RPDOC - Retour Post-Doctorants

Exploring the Southern Ocean overturning circulation pathways in its tri-dimensions, and its link to the global ocean carbon sink – EXCITING

Submission summary

New analytical approaches will be developed and applied to diverse observations and model simulations to address one major issue facing climate science: “How do regional asymmetries in the Southern Ocean shape the tri-dimensional structure of the overturning circulation and how does this circulation impact on Southern carbon uptake and sequestration?” The large-­scale overturning circulation traverses the world’s oceans, distributing tracers such as carbon around the globe, and drives the storage of carbon in the oceans. The oceans slow down the rate of climate change by absorbing about 25% of the annual CO2 emissions due to human activities. 40% of the global oceanic anthropogenic CO2 enters the ocean via the Southern Ocean.

The Southern Ocean naturally lends itself to interpretations using a zonally averaged framework and most, if not all, overturning studies have been tackled in this context. Yet, recent studies have suggested the importance of regional asymmetries for the Southern Ocean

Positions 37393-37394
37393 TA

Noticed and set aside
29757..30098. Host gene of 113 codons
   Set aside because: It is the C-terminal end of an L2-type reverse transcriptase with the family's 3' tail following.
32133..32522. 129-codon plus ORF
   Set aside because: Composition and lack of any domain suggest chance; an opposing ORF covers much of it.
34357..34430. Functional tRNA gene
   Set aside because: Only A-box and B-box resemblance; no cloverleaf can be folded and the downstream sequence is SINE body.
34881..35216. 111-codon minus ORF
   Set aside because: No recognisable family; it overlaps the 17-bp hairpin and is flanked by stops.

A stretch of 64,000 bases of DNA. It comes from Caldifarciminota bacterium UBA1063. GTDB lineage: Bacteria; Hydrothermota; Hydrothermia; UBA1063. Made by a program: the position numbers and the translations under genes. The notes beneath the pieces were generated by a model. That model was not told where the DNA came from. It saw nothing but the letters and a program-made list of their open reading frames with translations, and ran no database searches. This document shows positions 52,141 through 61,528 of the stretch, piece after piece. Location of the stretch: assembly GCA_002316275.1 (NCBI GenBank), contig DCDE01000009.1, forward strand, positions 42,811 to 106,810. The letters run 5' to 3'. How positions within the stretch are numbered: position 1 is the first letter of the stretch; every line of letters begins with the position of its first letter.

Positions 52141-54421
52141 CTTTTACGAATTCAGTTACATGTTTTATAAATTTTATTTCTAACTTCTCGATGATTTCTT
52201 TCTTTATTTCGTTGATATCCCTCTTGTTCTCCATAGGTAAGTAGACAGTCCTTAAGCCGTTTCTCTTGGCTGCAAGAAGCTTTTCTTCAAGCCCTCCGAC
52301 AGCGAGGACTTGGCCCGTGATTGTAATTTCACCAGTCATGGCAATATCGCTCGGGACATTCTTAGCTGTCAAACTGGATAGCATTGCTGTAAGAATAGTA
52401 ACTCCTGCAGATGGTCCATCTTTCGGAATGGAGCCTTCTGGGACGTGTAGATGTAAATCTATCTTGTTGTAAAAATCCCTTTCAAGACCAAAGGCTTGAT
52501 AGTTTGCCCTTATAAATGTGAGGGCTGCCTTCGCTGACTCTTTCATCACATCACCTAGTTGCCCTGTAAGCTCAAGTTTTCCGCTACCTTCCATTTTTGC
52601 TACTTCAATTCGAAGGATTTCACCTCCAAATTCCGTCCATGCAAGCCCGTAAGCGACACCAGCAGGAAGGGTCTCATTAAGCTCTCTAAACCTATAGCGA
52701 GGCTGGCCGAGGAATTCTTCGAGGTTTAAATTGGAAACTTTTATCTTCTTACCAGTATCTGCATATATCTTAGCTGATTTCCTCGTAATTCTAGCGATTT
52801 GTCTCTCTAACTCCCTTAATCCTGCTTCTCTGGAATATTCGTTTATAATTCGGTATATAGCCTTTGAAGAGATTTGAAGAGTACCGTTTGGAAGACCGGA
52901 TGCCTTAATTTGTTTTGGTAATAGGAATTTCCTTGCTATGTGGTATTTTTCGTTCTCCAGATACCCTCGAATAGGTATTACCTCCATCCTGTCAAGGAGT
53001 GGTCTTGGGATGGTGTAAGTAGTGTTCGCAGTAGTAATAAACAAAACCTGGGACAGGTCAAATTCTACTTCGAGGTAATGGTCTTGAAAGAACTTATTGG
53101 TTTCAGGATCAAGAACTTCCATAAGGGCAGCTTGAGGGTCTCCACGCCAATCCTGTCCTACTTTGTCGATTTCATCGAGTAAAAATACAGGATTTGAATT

dynamics. However, the processes involved and their impact on the overturning are still not clear. I propose here an ambitious project at the crossroad of experimental and numerical oceanography, as well as physical and biogeochemical oceanography, extracting the best of each to explore the regional pathways of the overturning circulation, which are keystones for our climate but are, as yet, uncharted. This implies several fundamental issues ranging from process studies to climate impact, and via investigation of regional overturning routes.

EXCITING attacks directly those issues by proposing a series of scientific breakthroughs, including (i) an innovative combination of existing observation datasets to investigate surface-­to-­interior ocean mass flux, (ii) a state-of-the-art inverse model development to chart regional overturning routes, and (iii) a study of ocean interior anthropogenic carbon pathways. Altogether, the project will contribute to a new insight into climate feedbacks to future changes.

Project coordination


The author of this summary is the project coordinator, who is responsible for the content of this summary. The ANR declines any responsibility as for its contents.



Help of the ANR 228,271 euros
Beginning and duration of the scientific project: May 2013 - 36 Months

Useful links

Explorez notre base de projets financés



ANR makes available its datasets on funded projects, click here to find more.

Sign up for the latest news:
Subscribe to our newsletter